18. I came across this problem in forgotten realms. The astral projection spell says when you enter one of the pools then your possessions and real body travel along the cord and you are “whole” again in the new plane, but in the DMG when discussing Astral Projection on page 47 they specifically mention when going to outer planes (Avernus, Celestia any plane where souls go) your body doesn’t travel along the cord but instead you can explore those planes in your “projected form” so that death isn’t a threat and if they die they just return to their body. So you essentially can explore Avernus and interacting with the denizens there in two ways, one by physically going and one by astral projecting and finding a portal and only spiritually going so its much safer. This I guess is my long way of asking, in your eberron are there any planes (I’m thinking Dolurrh) where this is the case as well where you can visit it as your astral form?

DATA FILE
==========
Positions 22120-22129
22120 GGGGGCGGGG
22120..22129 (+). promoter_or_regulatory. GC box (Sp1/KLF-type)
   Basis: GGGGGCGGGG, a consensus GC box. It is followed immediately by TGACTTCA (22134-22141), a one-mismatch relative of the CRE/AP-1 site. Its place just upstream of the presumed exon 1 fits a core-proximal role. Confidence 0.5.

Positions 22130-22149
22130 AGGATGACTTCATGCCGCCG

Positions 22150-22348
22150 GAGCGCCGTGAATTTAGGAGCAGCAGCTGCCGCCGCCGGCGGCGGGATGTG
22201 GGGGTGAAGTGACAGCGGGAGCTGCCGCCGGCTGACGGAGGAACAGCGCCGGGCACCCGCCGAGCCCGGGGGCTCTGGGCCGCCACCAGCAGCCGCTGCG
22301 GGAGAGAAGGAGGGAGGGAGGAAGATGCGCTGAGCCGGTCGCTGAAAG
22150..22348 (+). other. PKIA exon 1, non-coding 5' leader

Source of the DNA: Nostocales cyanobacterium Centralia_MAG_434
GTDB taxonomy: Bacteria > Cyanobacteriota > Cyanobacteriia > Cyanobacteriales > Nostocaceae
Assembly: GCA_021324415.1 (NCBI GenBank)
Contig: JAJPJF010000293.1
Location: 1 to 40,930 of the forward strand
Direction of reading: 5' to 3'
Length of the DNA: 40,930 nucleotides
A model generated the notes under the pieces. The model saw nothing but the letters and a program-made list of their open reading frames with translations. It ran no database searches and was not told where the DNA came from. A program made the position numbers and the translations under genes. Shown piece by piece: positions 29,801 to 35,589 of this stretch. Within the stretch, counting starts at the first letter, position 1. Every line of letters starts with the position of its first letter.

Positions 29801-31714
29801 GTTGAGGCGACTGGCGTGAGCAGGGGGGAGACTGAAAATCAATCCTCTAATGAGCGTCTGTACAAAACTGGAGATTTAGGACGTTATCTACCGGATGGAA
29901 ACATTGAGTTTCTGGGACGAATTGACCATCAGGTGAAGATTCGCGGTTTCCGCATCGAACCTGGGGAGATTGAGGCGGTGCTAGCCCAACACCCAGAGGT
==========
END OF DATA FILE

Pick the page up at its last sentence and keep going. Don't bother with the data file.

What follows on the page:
• I don’t see a reason there needs to be any restriction on places you can visit in astral form. Astral projection a 9th level spell; it SHOULD be better than the 7th level spell plane shift. We also describe the Ascendant Councilors exploring reality in astral form, suggesting that it’s possible. If anything, I’d say that Dolurrh might be the most DANGEROUS place to enter in astral form, because it’s a prison build to hold spirits; I’d argue that while DEATH might disrupt your astral form and send you home, the ennui of Dolurrh can affect astral forms normally, and you can easily have your will drained and your spirit form forever trapped. I could easily imagine that other planes could have defenses especially designed to guard against astral projections; Daanvi could well employ dimensional anchors that can trap projections or sever silver cords. Beyond that, I see no reason to limit places that people can astrally project. Again, it’s a 9th level spell, the equivalent of a wish; it SHOULD be exceptionally useful.